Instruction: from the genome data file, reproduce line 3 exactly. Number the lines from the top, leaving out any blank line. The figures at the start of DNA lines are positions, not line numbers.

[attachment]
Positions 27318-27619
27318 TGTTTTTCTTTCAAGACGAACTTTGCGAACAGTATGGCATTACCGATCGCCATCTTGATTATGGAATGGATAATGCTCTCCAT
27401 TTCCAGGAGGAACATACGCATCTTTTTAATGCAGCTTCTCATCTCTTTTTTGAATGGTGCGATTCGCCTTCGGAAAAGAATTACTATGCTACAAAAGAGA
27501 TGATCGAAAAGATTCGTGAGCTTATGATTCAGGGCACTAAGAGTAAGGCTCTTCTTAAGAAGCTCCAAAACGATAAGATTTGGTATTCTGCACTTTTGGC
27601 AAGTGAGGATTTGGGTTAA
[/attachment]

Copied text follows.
27401 TTCCAGGAGGAACATACGCATCTTTTTAATGCAGCTTCTCATCTCTTTTTTGAATGGTGCGATTCGCCTTCGGAAAAGAATTACTATGCTACAAAAGAGA